AUTHOR SPOTLIGHT: MARGARET BLAKE
We have found author Margaret Blake to spend a few minutes with us. Read carefully and you might find a surprise before the end of the interview…
What is your most current work out?
Tell us a little about A Fatal Flaw – what inspired you to write the novel
I came back from a visit to my son in Florida, I couldn’t get the sounds and scents and views of Florida out of my head. I was thinking how could I write a story about Florida and you know, it just came to me. The opening lines sang out to me “She was standing by the window, her arm hanging down at her side, a gun held limply in her right hand. The still hot handle of the gun burned into her palm like a branding iron. Irrationally she thought of the cliché, a smoking gun in her hand.”
I just went from there – found my heroine Kerensa, who incidentally isn’t the one holding the gun – that is from the Prologue, want to know more – check out the book! LOL
When you start writing, do you already have the story plotted out or do you let the characters dictate what will happen?
Not strictly plotted out, I know the basic plot but as to how it all comes together and pans out, that’s all down to my characters. Often I’ve thought such and such will happen and it never does.
What inspired you to write in your genre? Is this the genre you started writing in or have you morphed to this one?
I morphed. My first novel published in l978 was an historical romance, I wrote five in this genre, and then started writing contemporary romance. I wrote a lot of these and suddenly changed gear and started adding suspense. I still write historicals and just love those too.
Do you have a favorite character you have written?
I am always in love with the character I am writing about at the time. The male and female characters I inhabit for the time I am writing my book are my favourites. Just at the moment I am madly in love with Ned Rochester in my latest book but I still do, and always will, have a soft spot for Jesse Crane from A Poisoned Legacy, he is just the kind of guy I would love to meet but I guess, never will. I also love Job from Breaking the Clouds, a half Maori hero who is a real dreamboat.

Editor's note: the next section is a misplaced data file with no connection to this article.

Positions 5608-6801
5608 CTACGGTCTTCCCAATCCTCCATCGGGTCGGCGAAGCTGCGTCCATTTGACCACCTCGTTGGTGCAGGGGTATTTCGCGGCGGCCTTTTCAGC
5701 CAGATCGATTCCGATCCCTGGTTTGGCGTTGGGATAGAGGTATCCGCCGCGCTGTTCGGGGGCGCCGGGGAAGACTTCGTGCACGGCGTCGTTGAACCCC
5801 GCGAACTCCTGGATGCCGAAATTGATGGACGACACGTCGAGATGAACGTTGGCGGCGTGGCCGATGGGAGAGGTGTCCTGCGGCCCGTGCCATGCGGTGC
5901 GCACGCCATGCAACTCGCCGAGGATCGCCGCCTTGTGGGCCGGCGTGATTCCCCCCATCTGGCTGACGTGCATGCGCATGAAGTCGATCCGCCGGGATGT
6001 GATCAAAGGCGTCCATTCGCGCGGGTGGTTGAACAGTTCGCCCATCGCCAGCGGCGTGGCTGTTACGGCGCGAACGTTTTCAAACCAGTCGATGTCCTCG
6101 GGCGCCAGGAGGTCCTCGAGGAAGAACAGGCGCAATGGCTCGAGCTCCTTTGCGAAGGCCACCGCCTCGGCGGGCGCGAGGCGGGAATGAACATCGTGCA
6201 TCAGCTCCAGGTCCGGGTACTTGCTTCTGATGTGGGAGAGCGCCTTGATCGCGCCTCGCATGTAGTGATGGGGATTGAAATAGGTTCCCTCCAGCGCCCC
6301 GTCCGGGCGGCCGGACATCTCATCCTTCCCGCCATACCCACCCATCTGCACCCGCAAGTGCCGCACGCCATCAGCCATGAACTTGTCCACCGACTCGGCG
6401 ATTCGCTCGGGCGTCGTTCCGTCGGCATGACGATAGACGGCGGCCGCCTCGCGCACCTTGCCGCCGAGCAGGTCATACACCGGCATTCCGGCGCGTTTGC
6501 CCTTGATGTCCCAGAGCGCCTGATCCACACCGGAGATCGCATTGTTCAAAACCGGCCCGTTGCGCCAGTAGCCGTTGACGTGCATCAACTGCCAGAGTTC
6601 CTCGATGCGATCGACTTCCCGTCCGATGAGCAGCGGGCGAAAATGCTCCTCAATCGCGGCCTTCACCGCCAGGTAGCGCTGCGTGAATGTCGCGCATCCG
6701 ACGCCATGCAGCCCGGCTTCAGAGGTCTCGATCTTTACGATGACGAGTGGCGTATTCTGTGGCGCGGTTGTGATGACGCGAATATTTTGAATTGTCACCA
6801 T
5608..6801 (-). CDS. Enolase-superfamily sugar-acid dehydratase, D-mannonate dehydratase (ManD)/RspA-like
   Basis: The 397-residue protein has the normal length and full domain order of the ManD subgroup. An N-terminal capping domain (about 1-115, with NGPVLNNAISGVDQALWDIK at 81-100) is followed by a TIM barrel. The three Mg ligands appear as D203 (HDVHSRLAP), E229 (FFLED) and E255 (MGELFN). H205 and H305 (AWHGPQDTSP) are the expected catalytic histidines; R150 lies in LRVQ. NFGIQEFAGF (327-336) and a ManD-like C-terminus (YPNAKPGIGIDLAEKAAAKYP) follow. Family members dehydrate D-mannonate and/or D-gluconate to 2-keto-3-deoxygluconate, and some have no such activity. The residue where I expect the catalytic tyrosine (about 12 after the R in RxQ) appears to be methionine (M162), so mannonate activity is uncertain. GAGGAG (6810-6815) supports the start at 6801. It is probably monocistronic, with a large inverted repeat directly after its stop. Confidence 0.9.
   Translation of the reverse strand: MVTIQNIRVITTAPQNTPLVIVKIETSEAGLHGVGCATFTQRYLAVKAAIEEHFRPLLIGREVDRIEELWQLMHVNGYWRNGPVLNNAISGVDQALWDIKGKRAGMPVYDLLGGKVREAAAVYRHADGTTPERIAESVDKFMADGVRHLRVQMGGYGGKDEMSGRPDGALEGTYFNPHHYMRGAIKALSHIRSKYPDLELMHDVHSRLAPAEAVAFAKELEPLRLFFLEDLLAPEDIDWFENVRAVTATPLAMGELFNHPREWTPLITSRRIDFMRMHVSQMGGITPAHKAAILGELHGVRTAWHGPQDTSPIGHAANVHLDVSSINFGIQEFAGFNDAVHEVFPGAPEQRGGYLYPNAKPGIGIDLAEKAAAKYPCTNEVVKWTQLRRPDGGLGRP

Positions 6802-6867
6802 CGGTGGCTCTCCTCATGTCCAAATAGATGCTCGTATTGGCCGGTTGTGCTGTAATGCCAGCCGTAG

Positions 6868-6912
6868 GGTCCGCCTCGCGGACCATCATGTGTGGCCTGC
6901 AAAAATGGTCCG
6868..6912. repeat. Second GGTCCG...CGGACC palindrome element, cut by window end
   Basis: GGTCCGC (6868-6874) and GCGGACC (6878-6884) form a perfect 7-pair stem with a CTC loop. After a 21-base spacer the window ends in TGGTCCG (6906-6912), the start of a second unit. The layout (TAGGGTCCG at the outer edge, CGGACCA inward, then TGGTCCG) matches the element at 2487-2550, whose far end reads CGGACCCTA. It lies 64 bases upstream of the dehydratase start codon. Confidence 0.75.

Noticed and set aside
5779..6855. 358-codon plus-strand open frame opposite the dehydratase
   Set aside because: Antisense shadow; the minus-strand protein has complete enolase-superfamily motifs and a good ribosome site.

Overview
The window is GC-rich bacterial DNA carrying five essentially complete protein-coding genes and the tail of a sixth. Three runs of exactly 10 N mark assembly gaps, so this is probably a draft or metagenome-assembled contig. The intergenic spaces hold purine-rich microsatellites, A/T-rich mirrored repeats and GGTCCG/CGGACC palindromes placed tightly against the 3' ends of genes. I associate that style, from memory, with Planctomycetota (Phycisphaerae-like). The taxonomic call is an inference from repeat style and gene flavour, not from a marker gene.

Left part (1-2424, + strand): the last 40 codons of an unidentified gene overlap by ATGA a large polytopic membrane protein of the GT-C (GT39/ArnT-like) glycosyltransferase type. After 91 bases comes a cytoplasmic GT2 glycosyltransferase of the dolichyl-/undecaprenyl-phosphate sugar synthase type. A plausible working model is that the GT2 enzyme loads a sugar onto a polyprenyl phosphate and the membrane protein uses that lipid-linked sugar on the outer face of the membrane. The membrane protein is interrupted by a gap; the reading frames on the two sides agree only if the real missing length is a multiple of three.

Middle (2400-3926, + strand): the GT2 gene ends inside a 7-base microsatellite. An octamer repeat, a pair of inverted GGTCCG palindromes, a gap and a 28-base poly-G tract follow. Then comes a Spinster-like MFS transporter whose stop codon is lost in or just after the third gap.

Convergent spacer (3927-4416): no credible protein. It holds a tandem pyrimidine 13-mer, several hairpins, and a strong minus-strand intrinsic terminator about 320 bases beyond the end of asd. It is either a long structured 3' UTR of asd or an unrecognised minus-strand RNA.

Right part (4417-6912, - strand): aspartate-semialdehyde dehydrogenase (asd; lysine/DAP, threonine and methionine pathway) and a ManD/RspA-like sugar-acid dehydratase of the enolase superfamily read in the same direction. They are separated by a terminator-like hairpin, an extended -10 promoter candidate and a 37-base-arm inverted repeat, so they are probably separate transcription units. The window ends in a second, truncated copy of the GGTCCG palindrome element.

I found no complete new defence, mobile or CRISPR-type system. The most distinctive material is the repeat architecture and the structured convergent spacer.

Do you have a character that you look back on now and don’t like?
Yes, absolutely. My hero in Shadows of the Past. This like A Poisoned Legacy and Breaking the Clouds, was published in hardback by Robert Hale Limited. I thought I was going to always be in love with him and then realized there was something not quite right. Not going to reveal it here.
Do you draw inspiration for your characters from real life? Any fun stories you could share?
Not really, I think my people are just a little larger than life. Places inspire me more than people, which is why I wrote about Australia and New Zealand after a wonderful trip down there.
What do you find the hardest part of writing?
I think keeping up the momentum, when you get just over half way through I wonder if I am going to make it. Usually I take a break from it for perhaps a week and come back refreshed.
Name one thing that your readers would be surprised to know about you.
I can’t ride a bike, I am lethal I have no sense of balance.
Do you have a guilty pleasure?
Chocolates, oodles of chocolate, I could eat chocolate till I drop but of course I never do. I remember I gave chocolate up once for Lent and on Easter Sunday I made a pig of myself. Won’t do that again!
What do you need before you start writing? Anything that is just a must have or the creative juice don’t flow?